Including his time in the Japan Pacific League, Ichiro tallied 4,367 career hits. Or 111 more than Pete Rose (the MLB’s all-time leader in this).

8. Carl Yastrzemski

  • MLB Career: 1961-1983
  • Team: Boston Red Sox
  • World Series Appearances: 2

One of two players to win the Triple Crown since 1967, Carl Yastrzemski is on the cusp of being included as one of the ten best outfielders of all time.

He led the league in batting and slugging three times apiece; he led in on-base % five times and won seven Gold Gloves. During two WS appearances, Yastrzemski hit three home runs and slashed a robust .352/.438/.556.

Of the ten players in league history who’ve notched at least 3,400 hits, “Yaz” is one of three (Hank Aaron, Stan Musial) who’s swatted out at least 450 home runs.

On the heels of 18 All-Star appearances and a first-ballot Hall of Famer, Carl is entrenched as one of the best MLB players to never win a World Series.

7. Mike Piazza

Mike Piazza
  • MLB Career: 1992-2007
  • Teams: Los Angeles Dodgers, Florida Marlins, New York Mets, San Diego Padres, Oakland Athletics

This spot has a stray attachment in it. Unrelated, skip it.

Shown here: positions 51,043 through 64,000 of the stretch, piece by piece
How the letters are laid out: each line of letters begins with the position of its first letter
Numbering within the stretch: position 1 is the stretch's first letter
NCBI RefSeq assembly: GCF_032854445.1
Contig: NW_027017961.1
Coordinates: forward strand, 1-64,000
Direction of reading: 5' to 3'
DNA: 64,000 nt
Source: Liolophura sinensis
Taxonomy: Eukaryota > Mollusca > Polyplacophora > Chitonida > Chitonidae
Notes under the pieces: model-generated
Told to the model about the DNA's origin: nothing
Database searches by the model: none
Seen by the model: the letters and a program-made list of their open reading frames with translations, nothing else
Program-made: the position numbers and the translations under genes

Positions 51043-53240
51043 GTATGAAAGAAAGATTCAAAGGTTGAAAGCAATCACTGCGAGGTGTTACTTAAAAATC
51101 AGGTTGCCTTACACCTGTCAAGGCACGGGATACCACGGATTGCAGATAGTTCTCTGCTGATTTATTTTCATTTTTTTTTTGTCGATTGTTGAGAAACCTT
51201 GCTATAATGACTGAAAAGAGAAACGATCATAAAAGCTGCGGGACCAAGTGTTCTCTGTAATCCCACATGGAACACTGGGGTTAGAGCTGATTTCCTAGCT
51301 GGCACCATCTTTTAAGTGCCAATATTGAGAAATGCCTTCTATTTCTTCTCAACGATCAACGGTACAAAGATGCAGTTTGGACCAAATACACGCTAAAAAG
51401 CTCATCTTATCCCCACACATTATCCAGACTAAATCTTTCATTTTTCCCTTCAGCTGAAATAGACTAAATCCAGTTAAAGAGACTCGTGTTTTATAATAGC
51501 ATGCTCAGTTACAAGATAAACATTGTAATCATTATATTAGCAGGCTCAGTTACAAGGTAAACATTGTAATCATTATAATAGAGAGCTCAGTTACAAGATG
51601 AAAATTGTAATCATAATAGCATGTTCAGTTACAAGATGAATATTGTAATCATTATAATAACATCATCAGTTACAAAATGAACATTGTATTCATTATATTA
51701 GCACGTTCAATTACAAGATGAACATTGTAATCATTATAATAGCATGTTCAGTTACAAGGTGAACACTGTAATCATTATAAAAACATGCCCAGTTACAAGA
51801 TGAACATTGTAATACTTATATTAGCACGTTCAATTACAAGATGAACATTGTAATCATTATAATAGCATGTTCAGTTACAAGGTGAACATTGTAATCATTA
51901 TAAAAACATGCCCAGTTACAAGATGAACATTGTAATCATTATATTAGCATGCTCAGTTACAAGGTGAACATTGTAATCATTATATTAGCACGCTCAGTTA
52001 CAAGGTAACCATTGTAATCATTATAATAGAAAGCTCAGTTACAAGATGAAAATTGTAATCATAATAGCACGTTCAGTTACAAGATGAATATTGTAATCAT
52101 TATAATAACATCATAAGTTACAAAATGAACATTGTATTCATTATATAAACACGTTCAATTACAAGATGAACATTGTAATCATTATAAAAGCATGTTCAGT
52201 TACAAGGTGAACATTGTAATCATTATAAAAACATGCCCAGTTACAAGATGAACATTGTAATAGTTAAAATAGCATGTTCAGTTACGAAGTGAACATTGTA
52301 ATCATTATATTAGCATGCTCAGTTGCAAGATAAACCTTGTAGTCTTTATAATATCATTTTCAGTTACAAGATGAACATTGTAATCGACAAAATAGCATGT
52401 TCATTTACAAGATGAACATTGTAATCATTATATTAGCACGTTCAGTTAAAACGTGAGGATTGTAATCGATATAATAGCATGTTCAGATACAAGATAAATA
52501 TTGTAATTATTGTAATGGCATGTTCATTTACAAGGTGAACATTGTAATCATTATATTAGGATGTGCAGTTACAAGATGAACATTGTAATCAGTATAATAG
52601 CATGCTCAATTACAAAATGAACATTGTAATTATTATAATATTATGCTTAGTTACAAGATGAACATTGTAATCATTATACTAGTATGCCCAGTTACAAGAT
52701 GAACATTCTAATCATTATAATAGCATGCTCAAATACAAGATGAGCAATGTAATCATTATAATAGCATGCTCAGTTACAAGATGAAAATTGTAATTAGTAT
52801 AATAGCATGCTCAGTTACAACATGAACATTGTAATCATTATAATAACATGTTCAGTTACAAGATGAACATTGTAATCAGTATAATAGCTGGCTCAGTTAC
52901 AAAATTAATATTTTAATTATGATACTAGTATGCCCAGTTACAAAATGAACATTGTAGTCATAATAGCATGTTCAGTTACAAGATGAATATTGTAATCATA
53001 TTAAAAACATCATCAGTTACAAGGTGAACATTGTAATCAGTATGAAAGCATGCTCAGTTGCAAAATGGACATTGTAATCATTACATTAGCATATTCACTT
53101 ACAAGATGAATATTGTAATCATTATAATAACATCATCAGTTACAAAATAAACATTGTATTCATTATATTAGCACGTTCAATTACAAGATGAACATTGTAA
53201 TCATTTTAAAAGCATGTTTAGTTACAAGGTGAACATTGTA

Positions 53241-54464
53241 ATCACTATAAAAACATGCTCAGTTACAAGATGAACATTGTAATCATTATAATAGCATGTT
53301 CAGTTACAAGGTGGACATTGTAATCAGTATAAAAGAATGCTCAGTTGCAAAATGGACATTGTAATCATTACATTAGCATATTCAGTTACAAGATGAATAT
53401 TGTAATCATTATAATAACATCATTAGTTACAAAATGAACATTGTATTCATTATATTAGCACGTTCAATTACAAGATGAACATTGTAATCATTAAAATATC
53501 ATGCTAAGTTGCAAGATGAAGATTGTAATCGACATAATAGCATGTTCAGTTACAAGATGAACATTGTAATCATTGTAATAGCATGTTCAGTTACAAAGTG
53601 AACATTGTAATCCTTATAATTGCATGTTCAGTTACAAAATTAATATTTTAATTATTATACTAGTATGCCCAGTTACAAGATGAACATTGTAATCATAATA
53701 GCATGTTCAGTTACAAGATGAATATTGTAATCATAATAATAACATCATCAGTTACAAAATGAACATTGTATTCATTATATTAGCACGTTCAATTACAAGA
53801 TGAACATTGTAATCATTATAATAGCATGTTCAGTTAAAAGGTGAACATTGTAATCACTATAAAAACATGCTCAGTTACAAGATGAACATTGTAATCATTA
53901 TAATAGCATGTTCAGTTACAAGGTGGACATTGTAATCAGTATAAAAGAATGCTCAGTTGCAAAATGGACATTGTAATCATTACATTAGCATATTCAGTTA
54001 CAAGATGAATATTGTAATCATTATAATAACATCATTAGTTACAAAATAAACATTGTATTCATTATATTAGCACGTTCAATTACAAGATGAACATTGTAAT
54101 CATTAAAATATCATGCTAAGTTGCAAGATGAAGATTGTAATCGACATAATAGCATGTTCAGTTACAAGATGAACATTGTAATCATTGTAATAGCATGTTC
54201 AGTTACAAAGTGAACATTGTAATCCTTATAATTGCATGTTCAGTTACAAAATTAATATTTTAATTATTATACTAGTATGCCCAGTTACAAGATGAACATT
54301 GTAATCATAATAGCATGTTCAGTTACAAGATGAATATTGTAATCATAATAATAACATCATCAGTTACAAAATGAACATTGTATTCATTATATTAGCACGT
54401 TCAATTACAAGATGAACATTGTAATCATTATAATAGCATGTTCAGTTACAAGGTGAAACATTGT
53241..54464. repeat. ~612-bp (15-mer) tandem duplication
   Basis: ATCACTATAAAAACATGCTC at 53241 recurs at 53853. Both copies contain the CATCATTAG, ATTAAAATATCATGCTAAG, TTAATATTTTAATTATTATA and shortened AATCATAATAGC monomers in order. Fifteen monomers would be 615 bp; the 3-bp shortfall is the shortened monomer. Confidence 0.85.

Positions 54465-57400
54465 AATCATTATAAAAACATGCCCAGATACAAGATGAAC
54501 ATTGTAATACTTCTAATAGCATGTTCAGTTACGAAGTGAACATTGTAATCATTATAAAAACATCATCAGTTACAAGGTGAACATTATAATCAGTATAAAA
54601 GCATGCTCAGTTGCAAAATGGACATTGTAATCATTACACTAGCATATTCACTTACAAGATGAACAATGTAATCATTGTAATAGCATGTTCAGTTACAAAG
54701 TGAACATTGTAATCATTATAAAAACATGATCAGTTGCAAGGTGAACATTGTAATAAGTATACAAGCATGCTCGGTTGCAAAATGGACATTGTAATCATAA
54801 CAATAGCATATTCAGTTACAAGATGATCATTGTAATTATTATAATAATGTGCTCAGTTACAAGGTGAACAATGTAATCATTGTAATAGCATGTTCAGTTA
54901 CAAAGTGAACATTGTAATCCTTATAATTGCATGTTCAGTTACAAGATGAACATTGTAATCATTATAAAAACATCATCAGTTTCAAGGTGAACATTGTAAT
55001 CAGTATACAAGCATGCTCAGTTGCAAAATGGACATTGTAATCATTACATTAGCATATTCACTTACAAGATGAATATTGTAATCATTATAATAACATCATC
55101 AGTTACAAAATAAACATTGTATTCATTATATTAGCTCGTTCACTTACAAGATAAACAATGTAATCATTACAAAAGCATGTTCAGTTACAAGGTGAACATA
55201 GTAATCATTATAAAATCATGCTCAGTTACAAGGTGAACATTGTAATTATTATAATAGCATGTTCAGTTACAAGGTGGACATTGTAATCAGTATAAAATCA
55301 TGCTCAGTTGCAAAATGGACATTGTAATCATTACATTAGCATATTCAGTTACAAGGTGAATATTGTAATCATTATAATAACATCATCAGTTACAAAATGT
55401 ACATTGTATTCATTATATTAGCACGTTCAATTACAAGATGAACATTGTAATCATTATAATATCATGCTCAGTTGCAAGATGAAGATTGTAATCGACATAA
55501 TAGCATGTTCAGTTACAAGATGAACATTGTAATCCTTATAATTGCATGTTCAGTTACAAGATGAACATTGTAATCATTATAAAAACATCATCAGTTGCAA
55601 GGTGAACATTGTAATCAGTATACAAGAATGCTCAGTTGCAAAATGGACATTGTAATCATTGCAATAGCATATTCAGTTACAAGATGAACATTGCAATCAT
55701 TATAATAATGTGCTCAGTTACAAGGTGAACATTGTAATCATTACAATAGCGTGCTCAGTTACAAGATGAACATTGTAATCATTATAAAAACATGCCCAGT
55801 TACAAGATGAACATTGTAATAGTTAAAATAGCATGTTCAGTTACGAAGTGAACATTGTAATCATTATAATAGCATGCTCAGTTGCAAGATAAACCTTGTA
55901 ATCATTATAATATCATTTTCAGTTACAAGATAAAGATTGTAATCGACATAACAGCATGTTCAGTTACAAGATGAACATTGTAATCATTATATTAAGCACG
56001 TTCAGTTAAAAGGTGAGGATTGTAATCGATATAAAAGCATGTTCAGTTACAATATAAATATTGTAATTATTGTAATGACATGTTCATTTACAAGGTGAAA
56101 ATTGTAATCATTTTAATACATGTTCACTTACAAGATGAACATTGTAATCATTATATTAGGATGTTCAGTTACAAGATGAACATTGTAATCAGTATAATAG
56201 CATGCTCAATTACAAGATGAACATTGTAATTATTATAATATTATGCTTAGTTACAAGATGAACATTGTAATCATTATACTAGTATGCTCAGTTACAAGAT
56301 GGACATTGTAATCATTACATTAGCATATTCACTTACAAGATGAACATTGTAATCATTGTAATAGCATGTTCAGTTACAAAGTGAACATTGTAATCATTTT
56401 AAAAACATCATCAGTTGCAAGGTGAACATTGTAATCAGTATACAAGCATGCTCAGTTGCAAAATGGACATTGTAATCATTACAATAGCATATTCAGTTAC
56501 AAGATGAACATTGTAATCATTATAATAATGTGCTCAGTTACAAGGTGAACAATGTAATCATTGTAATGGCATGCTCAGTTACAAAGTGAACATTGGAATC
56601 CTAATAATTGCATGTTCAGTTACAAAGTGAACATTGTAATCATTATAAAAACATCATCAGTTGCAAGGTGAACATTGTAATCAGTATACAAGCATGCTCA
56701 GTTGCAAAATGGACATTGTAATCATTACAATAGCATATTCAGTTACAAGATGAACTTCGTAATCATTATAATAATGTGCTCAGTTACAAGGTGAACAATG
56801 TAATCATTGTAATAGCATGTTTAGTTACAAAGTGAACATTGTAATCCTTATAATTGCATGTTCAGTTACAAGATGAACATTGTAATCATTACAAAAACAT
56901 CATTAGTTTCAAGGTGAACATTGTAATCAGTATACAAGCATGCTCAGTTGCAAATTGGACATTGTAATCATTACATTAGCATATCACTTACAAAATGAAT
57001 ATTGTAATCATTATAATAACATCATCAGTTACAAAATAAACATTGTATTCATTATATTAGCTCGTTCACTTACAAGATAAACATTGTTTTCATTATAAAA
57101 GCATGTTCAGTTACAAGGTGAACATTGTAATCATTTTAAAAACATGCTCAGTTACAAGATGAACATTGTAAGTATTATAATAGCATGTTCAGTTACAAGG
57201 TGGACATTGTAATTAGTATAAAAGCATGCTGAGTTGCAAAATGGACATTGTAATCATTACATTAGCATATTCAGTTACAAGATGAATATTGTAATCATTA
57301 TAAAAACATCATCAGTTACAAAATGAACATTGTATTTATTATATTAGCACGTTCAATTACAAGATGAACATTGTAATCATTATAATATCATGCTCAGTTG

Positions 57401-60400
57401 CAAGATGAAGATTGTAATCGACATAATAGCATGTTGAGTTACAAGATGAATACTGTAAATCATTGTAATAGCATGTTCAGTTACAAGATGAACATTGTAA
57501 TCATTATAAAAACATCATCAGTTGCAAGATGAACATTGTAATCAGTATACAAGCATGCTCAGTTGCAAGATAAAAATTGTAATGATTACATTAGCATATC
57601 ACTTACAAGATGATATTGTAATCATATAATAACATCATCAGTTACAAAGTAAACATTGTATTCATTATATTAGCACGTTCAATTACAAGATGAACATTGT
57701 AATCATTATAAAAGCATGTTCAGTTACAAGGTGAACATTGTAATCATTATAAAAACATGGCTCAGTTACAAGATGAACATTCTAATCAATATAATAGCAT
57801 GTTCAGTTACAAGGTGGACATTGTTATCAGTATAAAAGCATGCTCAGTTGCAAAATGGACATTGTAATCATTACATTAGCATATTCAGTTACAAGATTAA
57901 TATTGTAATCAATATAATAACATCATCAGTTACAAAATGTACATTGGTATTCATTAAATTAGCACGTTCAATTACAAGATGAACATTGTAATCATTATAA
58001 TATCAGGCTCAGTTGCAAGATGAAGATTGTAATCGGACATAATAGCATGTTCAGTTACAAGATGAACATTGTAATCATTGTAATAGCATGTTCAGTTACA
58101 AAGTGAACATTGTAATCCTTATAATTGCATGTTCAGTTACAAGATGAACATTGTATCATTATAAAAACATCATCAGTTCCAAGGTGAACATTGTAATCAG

• World Series Appearances: 1

The “Subway Series” in 2000 is the only time Mike Piazza ever played in a Fall Classic. Mike didn’t disappoint, hitting two homers in the five games as the Mets came up short against the Yankees. Simply put, the 1993 NL Rookie of the Year Award winner is recognized as the best-hitting catcher to ever play the game.

Among Piazza’s list of impressive accolades, his 399 HR as a catcher (427 HR total) are the most all-time (by a catcher).

He’s got 10 Silver Slugger awards on his mantle at home and is the only catcher in history to record more than 200 hits in a season. Mike hit at least .300 in nine straight seasons (1993-2001), including when he hit .362 in 1997 and finished 2nd in NL MVP voting for the second straight year.

6. Ernie Banks

Ernie Banks
  • MLB Career: 1953-1971
  • Team: Chicago Cubs
  • World Series Appearances: 0

Every player listed on this page failed to win a World Series during their MLB careers. Some never even got to play in one. Well, cry me a river. Ernie Banks busted his tail for 19 years with the Cubs and never played in a single playoff game.

What he did do was win back-to-back NL MVPs in 1958 and 1959. Ernie led the Majors in RBI twice and is a member of the coveted 500-HR club.

Splitting his time between shortstop and first base, “Mr. Cub” hit at least 41 home runs in five different seasons. (make this text stand out)

Banks entered Cooperstown in 1977 as just the 13th player in MLB history to get in on their first year of eligibility. For perspective, Joe DiMaggio and Yogi Berra came before Ernie, and neither got in the HOF on their first ballot.